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Is childbirth really so dramatic?
All childbirth is a trauma to some degree. I can’t imagine it’s ever ‘easy’ but maybe some could be described as comparatively easy.
When I drove my wife to the hospital for the birth of our first I was in a pretty chill mood. Our friends already had kids and there was no reason to think it would be a problem for us. I was having a bit of a laugh with the midwives when we got there. I was excited. My wife was in a bit of discomfort but nothing terrible. Well, the night went on and the pain got worse for my wife who really never shows any pain if she feels it. I saw her face when the first real contractions came and I knew she was in some real agony. Still, this is to be expected I thought and I was dutifully supportive and sympathetic. My wife asked eventually for a spinal at about 3 AM (we’d been in since 10 PM) and they performed it with some simplicity, I went off for a brew, came back and my wife looked absolutely blissed out and chill. “Well, this is just cool,” I thought.
The night went on and the pain got worse for my wife who really never shows any pain if she feels it. I saw her face when the first real contractions came and I knew she was in some real agony. Still, this is to be expected I thought and I was dutifully supportive and sympathetic. My wife asked eventually for a spinal at about 3 AM (we’d been in since 10 PM) and they performed it with some simplicity, I went off for a brew, came back and my wife looked absolutely blissed out and chill. “Well, this is just cool,” I thought.
We even got some sleep.
At about 7 AM I woke in the (hard) chair in the delivery suite to the midwife saying it was time to start pushing. We were on the home stretch. Well the pushing started, I held one of my wife’s legs up because she couldn’t feel or move it herself. The pushing commenced and went on and on and on. At this point, I’m starting to realize that this is pretty hard for my wife You don’t see people on a hard workout in the gym put this much effort in. Three hours later and still no baby. It just wouldn’t make the last ‘u-bend,’ so they called in the surgeons for a cesarean. I was just about to don my scrubs when somebody said, “I think we can do this here with forceps.” This sounded like a great idea. I was extremely naive. So the bed lost its last third and my wife had her legs in stirrups and I’m thinking, “Wow, this is quite involved. It’s not like what you see on TV.”
More pushing. Some serious work going on between my wife’s legs. This petite french surgeon has the forceps around the babies head and she is pulling with all her strength, her arms showing the muscle as she leans back. Eventually, a baby’s head appeared and I felt that rush of bewilderment. It was finally real. So amazing. I kept telling my wife: “You’ve done it.” I announced the gender when baby came fully out, except I got it wrong and said boy. My wife corrected me and said girl. We all laughed. That was the last laugh for a while. I was asked if I wanted to cut the cord, of course, I do! What doting, proud father wouldn’t?
I went to the doctor at the ‘business end’ of my wife and I snipped that rubbery bacon rind like cord and as it dropped from my view my eyes were drawn to my wife’s private parts. A cut had been made. Blood was literally gushing from her.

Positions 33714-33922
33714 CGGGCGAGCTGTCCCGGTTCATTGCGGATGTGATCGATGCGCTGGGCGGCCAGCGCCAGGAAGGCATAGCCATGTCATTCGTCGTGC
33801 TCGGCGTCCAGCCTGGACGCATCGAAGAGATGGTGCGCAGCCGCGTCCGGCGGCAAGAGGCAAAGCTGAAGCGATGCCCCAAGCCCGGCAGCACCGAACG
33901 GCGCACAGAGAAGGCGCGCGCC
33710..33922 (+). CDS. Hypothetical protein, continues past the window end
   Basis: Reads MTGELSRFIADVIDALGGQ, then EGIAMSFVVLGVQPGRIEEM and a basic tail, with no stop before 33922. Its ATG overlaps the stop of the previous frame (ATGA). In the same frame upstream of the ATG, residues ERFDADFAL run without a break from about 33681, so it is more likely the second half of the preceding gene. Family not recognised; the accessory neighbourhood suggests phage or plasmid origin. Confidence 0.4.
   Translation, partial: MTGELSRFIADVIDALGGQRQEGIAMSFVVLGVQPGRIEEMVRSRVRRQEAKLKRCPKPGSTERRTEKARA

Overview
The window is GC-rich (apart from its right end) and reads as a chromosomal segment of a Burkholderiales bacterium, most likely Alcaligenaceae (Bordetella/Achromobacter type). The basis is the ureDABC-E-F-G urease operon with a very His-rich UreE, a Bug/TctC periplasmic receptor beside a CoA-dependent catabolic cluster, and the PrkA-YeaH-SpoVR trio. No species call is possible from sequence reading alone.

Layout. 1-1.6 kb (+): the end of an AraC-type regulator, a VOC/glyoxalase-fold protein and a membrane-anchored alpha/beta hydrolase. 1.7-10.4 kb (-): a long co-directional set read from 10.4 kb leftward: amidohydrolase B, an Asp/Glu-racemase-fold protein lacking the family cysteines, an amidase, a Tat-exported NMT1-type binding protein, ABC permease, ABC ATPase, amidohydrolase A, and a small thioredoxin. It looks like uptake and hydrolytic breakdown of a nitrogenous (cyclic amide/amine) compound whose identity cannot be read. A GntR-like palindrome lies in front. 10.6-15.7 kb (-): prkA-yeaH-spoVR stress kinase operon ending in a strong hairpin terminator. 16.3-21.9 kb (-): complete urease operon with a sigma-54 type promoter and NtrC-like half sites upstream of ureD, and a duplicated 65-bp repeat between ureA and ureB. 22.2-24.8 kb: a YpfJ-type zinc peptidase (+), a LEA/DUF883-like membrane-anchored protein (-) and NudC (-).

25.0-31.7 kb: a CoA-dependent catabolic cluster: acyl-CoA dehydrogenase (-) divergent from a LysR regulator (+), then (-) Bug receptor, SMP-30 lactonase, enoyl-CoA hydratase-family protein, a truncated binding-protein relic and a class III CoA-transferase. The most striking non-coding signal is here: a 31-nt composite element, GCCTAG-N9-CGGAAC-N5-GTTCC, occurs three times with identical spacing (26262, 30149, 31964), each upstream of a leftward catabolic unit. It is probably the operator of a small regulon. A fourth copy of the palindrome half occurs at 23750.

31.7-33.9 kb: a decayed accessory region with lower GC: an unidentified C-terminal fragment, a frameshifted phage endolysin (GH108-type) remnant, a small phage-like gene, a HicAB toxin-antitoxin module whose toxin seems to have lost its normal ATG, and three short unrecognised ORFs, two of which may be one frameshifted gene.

It reminded me of an overflowing bath. Suddenly, all joy was gone. I went to my newborn daughter who was lying on my wife’s chest and I tried to talk but my heart had started pumping ice around my body. I told everyone I was going to pass out and just as they sat me on the chair I did exactly that.
You don’t see people on a hard work out in the gym put this much effort in.
You know when you wake in the morning and you don’t know what day it is, you don’t know if it’s Saturday or Monday? Do I have to go to work? This is the exact feeling I had as they shook me awake in that chair, for one moment everything was fine, then I was back in a nightmare. There were twice as many staff now in the room. They were rushing quietly and professionally around my wife who I noticed was milk pale, her hand gripping the sheet, a mask on her face. A surgeon was working between her legs and a midwife was massaging her stomach. They couldn’t stop the bleeding. There was a poker face to most of them but one of the student nurses looked visibly shaken. I was terrified. The head nurse knelt in front of me and told me they were trying to stop the bleeding, did I want to hold my daughter. I held her, she hadn’t yet cried and she just looked up at me with her deep, dark, beautiful newborn eyes. She never made a sound. I told her it was going to be okay, I kept telling her but really I was telling myself of course. The actual reality was I just didn’t know. I’ve never been so scared.
Okay, I’ve gone on enough. Sorry. Thank you for making it to the end if you did. Yes, births can be incredibly dramatic. My wife lost almost 3 liters of blood. Half of her entire blood supply. Lose that at the roadside in an accident and you will die. She lost most of it in 10 minutes. She was mostly unaware of the severity of the situation as it was happening. It only dawned on her after the doctors told her. I could smell blood for a week after. I couldn’t talk to anyone about it for months without crying. I have tears in my eyes now as I write. We have a happy ending, of course, and I realize this and I’m so thankful for it. I think maybe I have some kind of PTSD from it but it’s okay.
We had our second daughter 2 months ago. That’s a different story, though.
Andy Benson is a father and a writer. Read more from Quora below: